Though full-coverage car insurance is typically presented as one policy, it’s generally a combination of liability, collision, and comprehensive coverages. Unlike state minimum liability insurance, full coverage protects your car in almost any situation–even when you’re not behind the wheel.
In this guide, we’ll explain what full-coverage auto insurance is, how it compares to minimum coverage, and what it costs on average. We’ll also recommend two of the best car insurance companies for full coverage.
What Is Full-Coverage Car Insurance?
A full-coverage car insurance policy usually combines liability insurance, collision insurance, and comprehensive insurance. Depending on the state, a full-coverage policy may also include uninsured motorist coverage, personal injury protection (PIP), or medical payments coverage (MedPay).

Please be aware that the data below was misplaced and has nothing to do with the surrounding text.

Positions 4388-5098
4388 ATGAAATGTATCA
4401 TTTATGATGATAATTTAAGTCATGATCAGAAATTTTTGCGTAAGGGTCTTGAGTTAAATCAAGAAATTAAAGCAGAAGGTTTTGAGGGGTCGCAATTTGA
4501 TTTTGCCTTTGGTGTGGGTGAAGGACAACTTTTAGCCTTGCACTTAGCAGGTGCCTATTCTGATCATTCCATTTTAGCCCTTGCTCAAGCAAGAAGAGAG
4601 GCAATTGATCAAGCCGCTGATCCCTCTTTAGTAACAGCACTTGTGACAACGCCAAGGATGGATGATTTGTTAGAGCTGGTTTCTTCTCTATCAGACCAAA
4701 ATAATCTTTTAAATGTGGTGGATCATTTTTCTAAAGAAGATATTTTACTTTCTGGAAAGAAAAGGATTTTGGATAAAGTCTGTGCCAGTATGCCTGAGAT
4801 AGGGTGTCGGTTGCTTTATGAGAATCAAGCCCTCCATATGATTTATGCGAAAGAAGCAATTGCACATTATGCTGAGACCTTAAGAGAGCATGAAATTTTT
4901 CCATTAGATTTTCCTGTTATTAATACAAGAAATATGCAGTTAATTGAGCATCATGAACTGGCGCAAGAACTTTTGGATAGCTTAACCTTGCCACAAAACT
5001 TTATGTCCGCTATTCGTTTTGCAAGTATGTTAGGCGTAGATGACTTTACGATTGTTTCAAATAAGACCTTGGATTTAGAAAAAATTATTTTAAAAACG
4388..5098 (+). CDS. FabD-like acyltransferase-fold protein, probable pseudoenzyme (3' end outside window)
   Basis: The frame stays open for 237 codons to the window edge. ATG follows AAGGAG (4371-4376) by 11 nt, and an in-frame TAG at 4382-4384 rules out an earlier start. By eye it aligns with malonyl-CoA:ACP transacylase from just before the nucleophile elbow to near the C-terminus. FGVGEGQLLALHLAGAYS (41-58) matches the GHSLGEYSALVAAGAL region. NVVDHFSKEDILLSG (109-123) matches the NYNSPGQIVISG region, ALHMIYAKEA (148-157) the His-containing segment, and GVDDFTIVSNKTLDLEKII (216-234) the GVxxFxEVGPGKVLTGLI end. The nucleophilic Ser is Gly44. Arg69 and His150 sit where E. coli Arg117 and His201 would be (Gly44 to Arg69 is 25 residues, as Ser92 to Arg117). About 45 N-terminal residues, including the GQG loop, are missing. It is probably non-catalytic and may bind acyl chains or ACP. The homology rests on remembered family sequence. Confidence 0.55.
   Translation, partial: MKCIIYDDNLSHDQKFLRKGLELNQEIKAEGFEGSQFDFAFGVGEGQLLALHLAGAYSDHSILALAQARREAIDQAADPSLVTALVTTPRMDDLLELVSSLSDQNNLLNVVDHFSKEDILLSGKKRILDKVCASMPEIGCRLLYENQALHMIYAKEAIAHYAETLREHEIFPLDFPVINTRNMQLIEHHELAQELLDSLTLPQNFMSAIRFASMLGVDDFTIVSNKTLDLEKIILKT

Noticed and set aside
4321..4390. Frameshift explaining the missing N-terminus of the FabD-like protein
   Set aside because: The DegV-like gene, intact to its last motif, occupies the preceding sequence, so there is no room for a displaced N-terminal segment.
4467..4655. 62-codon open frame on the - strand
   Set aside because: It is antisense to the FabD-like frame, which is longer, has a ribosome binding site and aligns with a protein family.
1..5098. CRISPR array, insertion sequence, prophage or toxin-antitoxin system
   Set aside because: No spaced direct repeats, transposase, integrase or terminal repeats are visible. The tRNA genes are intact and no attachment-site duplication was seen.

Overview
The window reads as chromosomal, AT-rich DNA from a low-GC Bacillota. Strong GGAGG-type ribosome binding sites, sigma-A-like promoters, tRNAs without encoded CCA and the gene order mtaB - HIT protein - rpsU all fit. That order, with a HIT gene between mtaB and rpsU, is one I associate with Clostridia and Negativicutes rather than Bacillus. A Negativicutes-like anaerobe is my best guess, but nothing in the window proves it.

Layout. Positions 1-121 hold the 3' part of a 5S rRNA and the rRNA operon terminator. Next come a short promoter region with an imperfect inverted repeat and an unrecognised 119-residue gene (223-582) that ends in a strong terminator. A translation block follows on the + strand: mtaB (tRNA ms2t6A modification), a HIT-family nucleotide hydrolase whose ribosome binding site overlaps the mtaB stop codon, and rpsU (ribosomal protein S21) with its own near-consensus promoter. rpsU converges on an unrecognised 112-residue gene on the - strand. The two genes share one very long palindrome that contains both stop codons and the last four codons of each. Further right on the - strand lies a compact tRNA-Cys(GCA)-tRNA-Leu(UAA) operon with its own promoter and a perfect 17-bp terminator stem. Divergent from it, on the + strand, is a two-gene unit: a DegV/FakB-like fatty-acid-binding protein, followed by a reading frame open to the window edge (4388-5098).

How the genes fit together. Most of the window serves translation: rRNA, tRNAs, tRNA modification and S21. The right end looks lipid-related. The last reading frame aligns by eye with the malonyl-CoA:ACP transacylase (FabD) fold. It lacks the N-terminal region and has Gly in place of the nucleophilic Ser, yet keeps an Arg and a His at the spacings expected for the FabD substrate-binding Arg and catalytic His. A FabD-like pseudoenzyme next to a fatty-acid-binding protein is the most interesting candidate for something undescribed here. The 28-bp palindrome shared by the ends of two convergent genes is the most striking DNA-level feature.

Full coverage will typically handle the costs of your injuries and vehicle damage if you’re involved in an accident, as well as any injuries or damages you cause.
What Does Full-Coverage Car Insurance Include?
Here’s a table that outlines the types of coverage you’ll usually see in a full-coverage policy:
|Type of Coverage||Coverage Details||Required by State Law|
|Bodily injury liability insurance||Covers medical bills for the other driver and their passengers if you’re at fault for a car accident||Every state except New Hampshire and Virginia|
|Property damage liability insurance||Covers repair costs for the other party’s vehicle or other property if you’re at fault for a car accident||Every state except New Hampshire and Virginia|
|Collision insurance||Covers repair costs for your vehicle if you’re involved in a collision with another car or a stationary object, like a fence||Not required by law but may be required by a lender or the terms of a lease|
|Comprehensive insurance||Covers repair costs for your vehicle when it’s damaged by non-accident issues such as theft, vandalism, or a natural disaster||Not required by law but may be required by a lender or the terms of a lease|